There is a huge misconception that CBD is the "medical compound" in cannabis and THC is "the stuff that gets us high". The research supporting the medical potential of cannabis speaks to both CBD and THC, especially the latter—which we explain in more detail further below.

• "Medical marijuana is of a higher quality than recreational cannabis"

Unfortunately, the quality of cannabis can be hard to define, especially in illicit markets. Even in some of the world's largest legal cannabis markets, there are still concerns about the way cannabis is cultivated, from where it is sourced, the amount of contaminants it contains, and more. As legal cannabis markets mature, however, quality control for both medical and recreational cannabis is improving. Obviously, quality control remains an even greater challenge in illicit cannabis markets.

What is medical cannabis used for?

Our understanding of cannabis is still developing, which is not surprising, seeing as studying or using the plant has been considered “taboo” since it became illegal in the early 20th century. Nonetheless, a growing body of research now proposes that cannabis may prove useful in treating/managing a variety of conditions. Here we'll explore some of the ways medical cannabis is used.

Medical marijuana and depression

Many cannabis users (both medical and recreational) self-report that cannabis helps to relieve their depressive symptoms. Plus, research has also shown that the endocannabinoid system (which is naturally present in all humans) plays a role in mood regulation.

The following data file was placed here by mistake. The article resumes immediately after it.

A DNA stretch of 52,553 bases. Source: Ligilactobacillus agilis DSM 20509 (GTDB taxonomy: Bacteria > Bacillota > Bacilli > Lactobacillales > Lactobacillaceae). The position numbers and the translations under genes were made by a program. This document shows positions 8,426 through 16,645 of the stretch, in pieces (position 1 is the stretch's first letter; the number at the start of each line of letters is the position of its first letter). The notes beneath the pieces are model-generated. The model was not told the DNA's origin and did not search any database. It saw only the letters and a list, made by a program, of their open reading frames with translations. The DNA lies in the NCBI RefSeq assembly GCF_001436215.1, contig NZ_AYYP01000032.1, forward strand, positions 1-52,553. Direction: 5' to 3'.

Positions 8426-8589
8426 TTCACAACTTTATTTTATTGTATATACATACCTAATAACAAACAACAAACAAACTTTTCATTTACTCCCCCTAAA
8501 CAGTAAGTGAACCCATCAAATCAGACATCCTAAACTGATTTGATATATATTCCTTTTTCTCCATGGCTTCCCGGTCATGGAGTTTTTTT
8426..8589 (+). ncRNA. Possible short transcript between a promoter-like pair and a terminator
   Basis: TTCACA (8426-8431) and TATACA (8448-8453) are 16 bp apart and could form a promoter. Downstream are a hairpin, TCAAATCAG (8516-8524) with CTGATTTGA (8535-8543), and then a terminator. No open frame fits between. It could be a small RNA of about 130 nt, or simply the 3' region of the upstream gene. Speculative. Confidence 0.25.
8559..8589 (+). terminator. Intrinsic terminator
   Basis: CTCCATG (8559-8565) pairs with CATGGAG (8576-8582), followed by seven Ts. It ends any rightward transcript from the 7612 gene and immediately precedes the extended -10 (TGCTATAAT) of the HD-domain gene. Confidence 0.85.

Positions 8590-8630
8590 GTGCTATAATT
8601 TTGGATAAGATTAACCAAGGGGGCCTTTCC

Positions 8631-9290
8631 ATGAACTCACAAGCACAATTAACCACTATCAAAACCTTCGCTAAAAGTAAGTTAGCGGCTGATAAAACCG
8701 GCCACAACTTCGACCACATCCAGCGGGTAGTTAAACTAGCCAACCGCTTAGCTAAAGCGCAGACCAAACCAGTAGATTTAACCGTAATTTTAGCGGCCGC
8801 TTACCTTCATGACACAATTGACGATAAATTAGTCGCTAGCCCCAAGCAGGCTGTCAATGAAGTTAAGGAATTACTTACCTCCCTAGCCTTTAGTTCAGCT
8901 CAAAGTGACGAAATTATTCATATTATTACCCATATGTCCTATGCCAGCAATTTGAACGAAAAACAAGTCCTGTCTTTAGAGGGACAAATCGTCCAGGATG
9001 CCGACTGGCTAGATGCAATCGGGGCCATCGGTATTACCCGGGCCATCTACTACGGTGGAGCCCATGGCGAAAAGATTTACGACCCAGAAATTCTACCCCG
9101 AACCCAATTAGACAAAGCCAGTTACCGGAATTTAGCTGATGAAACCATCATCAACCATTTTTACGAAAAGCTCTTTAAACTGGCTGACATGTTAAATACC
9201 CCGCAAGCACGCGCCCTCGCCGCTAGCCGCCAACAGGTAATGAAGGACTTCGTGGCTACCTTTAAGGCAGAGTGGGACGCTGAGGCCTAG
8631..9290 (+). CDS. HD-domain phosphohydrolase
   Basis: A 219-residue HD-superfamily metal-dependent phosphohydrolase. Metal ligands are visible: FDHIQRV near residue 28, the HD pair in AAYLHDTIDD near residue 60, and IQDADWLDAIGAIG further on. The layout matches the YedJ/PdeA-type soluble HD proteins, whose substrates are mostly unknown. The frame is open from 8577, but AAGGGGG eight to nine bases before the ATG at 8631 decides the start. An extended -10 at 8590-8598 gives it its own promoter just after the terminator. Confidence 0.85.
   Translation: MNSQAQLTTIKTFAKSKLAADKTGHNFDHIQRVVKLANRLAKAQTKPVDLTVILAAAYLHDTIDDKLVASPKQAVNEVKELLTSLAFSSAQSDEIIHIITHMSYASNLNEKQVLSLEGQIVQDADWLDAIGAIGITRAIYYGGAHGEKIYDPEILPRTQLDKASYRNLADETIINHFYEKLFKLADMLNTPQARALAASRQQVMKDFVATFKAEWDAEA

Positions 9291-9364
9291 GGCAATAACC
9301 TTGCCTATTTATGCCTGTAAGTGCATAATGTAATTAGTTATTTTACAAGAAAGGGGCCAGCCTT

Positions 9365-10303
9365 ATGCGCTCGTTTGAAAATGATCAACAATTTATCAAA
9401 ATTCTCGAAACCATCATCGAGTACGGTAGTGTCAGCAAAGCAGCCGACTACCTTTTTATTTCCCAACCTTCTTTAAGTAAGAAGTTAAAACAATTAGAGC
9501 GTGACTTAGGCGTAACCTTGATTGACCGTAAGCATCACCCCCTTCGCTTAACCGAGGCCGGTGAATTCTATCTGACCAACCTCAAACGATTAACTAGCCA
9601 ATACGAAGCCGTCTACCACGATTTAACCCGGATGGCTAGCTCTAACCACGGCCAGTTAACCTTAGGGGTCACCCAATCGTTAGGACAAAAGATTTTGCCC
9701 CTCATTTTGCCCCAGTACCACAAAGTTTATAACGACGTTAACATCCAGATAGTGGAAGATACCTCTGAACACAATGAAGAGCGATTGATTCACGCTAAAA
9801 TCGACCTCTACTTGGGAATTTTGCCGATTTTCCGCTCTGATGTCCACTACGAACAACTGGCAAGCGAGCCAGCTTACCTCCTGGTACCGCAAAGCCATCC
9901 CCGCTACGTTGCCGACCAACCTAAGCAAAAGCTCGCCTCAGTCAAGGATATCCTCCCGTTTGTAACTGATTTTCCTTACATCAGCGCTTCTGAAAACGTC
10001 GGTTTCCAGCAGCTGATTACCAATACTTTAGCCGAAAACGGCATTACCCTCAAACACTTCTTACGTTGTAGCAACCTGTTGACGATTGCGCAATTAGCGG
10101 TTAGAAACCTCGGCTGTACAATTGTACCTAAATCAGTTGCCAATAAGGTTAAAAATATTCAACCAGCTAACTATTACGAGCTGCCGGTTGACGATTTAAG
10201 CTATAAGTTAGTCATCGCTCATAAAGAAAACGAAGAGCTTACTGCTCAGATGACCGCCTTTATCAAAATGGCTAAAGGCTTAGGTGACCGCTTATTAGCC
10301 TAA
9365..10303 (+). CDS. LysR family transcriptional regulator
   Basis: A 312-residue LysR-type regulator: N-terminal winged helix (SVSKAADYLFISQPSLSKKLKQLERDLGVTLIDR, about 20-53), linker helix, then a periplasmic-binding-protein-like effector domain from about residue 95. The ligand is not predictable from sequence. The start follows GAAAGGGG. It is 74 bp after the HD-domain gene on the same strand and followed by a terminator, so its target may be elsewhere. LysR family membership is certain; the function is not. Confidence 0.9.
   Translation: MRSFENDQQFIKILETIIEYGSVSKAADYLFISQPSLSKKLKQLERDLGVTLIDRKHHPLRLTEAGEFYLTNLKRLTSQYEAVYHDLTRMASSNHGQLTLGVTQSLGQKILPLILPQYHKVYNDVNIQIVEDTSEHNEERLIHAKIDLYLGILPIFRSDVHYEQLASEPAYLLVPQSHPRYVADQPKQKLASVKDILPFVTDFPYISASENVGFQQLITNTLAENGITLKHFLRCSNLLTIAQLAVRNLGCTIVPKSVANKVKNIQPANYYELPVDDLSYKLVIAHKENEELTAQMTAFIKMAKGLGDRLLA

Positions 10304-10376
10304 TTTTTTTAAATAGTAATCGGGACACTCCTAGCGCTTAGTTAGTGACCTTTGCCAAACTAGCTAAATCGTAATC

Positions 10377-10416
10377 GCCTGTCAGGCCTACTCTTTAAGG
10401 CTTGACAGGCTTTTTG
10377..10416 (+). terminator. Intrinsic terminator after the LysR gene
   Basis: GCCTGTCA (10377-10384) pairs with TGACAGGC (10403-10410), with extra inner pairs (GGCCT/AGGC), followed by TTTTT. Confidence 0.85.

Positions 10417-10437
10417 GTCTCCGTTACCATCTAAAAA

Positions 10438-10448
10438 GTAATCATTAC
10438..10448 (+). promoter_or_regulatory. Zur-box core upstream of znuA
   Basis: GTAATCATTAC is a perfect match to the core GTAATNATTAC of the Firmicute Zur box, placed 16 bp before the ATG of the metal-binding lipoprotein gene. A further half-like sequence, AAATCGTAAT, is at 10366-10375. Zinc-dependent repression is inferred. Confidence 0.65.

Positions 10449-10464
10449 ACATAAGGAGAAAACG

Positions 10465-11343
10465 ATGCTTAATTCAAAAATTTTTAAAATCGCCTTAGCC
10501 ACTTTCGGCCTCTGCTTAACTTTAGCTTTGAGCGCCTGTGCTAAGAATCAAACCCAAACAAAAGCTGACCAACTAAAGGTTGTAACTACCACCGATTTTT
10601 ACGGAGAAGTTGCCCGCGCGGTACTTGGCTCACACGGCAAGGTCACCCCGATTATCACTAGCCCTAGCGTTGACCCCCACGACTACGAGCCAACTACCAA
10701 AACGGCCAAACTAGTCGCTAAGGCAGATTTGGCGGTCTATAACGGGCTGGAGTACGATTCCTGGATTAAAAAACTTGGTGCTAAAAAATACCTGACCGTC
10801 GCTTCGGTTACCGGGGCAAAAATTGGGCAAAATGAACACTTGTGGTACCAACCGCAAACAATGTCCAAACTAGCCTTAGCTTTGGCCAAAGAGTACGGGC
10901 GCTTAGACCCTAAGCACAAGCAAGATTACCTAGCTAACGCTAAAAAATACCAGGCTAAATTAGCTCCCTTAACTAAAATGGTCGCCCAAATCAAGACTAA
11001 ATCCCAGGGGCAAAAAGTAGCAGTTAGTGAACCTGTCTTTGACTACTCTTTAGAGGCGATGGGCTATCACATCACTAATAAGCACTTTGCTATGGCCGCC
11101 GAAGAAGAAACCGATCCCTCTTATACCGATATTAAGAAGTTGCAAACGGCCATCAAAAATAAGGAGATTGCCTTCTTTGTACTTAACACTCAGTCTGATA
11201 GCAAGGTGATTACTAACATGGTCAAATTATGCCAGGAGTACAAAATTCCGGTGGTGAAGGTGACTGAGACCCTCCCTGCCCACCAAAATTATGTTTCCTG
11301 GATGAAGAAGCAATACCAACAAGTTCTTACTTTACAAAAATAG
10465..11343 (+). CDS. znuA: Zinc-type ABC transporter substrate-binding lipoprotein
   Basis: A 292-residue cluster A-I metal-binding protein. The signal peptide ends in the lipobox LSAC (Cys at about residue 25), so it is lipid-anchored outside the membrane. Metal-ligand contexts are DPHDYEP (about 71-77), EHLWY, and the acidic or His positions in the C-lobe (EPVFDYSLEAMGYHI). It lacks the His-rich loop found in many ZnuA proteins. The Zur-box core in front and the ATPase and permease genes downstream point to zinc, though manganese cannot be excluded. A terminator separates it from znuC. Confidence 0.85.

More specifically, research suggests that agonists of cannabinoid receptor 1 (CB1), such as THC, may increase serotonin functions in the brain and thereby improve a person's mood, while antagonists of the same receptor may increase depressive symptoms. Nonetheless, there are no high-quality clinical studies exploring the effects of cannabis on depression, and the little scientific research on the topic has produced mixed results.²

Medical marijuana and fibromyalgia

Fibromyalgia is a rare chronic pain condition that often responds poorly to treatment. There is research positing that the endocannabinoid system plays an important role in how we experience pain, and the US National Academies Press suggests that cannabis may be an effective pain treatment.³

Numerous studies have also specifically evaluated cannabis or cannabis derivatives as a potential treatment for fibromyalgia-related pain and sleep issues.⁴,⁵,⁶ Many of these studies have produced positive results, especially those testing THC.

Medical marijuana and glaucoma

Glaucoma is caused by fluid buildup in the eye, which can cause intraocular pressure (IOP). Over time, this abnormal pressure in the eye can damage the optic nerve and eventually cause vision loss or blindness. To date, glaucoma is one of the most commonly cited reasons for using medical marijuana, and there is solid research to support (at least to some degree) its efficacy.

Since the 1970s, researchers have been able to show that THC can relieve intraocular pressure, though newer treatments have since overshadowed and outperformed cannabis-based therapies.⁷

Medical marijuana and PTSD

Post-traumatic stress disorder affects 6 in 100 Americans at least once in their lives, and up to 27% of people with PTSD have attempted suicide.⁸ PTSD can affect people very differently, but some of its symptoms include:

• Nightmares
• Flashbacks
• Mood swings
• Aggression
• Depression
• Substance abuse